(I am large, I contain multitudes.)

As much as it is a celebration of the spirit of individualism, "Song of Myself" also offers tribute to the multitudes that live and dwell and work and play in the United States of America. 

It is possible to be an individual, and it is possible to be part of e pluribus unum. We are literally "from many one." That idea embodies the American paradox, that seemingly self-contradictory ideal that expresses an essential truth about our nation. 

I find it fitting that Whitman chooses to add the lines about being a contradiction toward the end of "Song of Myself." They are in section 51 of 52!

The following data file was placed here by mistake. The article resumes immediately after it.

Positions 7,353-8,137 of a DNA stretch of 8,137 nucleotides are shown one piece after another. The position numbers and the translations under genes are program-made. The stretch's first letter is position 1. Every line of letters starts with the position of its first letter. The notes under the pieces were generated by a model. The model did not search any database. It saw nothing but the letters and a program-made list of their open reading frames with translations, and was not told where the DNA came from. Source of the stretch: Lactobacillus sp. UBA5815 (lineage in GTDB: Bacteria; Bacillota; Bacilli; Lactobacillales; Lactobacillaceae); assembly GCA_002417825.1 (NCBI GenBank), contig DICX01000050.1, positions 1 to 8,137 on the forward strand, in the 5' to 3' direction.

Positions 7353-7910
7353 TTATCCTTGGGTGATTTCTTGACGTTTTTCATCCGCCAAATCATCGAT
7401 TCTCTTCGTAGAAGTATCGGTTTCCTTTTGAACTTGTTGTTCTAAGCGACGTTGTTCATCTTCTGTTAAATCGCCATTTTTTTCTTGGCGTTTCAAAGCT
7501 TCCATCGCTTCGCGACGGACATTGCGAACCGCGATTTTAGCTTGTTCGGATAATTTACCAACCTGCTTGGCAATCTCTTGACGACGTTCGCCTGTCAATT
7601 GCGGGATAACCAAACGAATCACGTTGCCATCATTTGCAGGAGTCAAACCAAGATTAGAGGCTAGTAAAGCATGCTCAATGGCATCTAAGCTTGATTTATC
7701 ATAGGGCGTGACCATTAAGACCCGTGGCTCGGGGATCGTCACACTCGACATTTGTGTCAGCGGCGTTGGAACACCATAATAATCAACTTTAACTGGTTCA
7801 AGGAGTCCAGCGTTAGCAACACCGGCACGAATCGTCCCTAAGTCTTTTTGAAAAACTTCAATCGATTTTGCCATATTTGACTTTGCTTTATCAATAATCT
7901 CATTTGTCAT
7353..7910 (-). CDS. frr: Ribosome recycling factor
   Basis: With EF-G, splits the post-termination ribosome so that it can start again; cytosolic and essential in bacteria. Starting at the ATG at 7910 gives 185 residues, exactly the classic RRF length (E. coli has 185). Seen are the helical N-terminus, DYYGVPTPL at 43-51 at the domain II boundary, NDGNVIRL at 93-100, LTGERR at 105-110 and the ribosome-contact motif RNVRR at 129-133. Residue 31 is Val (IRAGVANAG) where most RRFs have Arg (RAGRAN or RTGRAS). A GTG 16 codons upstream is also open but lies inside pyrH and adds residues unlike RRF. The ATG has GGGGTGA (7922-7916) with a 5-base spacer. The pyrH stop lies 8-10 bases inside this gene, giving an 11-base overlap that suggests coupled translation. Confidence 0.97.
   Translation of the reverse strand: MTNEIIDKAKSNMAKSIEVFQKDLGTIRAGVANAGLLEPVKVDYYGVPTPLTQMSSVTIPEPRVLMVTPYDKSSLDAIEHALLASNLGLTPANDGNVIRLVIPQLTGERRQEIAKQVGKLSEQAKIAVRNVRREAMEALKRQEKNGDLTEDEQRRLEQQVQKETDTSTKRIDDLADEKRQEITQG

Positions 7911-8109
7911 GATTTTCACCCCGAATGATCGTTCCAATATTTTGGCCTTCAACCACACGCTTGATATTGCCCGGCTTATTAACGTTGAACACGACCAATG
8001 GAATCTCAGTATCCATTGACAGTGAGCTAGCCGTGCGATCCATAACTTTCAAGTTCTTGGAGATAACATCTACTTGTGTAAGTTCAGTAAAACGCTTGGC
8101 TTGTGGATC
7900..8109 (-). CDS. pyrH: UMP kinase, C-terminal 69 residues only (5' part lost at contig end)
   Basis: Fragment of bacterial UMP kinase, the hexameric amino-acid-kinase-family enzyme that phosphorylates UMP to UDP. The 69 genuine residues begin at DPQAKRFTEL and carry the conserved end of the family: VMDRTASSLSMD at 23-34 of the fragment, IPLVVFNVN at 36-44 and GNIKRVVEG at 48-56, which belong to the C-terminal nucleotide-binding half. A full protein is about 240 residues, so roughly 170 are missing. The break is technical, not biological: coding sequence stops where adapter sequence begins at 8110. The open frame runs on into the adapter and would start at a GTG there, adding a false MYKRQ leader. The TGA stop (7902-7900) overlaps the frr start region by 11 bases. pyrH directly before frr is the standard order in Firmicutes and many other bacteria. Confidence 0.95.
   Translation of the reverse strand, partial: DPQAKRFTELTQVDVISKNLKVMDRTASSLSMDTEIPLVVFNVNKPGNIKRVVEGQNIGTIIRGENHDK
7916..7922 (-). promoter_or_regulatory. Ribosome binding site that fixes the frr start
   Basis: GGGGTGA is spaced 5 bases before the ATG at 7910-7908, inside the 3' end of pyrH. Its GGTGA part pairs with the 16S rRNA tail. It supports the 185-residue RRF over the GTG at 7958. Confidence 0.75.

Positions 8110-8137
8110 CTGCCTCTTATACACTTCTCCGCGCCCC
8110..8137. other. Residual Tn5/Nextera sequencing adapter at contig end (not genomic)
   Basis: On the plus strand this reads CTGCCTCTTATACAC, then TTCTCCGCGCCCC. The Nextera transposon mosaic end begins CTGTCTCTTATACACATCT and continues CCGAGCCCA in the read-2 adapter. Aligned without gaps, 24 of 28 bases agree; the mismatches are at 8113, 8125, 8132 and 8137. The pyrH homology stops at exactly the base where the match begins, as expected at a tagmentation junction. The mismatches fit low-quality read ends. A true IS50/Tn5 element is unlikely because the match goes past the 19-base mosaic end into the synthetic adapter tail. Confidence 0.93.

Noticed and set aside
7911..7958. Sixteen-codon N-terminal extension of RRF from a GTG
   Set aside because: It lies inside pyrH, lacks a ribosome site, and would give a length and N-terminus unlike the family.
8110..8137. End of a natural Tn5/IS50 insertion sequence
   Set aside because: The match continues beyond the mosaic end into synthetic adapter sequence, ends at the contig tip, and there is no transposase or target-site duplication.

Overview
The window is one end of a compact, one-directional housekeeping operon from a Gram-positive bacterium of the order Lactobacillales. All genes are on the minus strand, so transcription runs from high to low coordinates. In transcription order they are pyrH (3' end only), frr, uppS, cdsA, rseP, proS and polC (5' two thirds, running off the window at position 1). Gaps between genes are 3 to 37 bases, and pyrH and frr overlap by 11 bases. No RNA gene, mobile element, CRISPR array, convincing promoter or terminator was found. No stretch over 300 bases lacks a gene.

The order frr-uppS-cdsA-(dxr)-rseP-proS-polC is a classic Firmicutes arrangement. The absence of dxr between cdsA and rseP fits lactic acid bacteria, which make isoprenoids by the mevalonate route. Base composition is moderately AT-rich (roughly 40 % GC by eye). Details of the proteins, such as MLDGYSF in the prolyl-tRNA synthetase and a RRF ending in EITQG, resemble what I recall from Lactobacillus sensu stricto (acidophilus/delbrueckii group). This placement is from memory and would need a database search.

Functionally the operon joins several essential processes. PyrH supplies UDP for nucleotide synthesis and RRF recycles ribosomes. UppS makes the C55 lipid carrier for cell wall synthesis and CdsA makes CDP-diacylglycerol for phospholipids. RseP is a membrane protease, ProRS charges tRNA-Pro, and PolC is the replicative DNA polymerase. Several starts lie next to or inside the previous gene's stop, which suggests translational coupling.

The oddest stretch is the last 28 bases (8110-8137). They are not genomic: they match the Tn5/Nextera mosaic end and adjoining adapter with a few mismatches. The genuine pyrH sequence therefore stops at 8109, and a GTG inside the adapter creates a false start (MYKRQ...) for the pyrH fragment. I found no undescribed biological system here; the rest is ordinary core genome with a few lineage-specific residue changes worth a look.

To find ourselves, our national identity, we need only look to Whitman:

I bequeath myself to the dirt to grow from the grass I love,
If you want me again look for me under your boot-soles. 

We should not lose sight of Whitman's words. We are all, regardless of party affiliation, religion, racial identity, gender, occupation, or other, part of the grass, the fiber of America if we call this place home. 

And Whitman admonishes us to lift our voices as the embodiment of contradictions, the containers of multiples:

I sound my barbaric yawp over the roofs of the world. 

That's because 

I contain multitudes.
I am a teacher.

And each time I lift my voice, I speak as myself and the totality of my experiences with each student I've known. 
March marks the month-long Slice of Life Story Challenge.Thank you to the Two Writing Teachers team for sponsoring this month's challenge and for promoting the writing life.








Sunday, March 12, 2017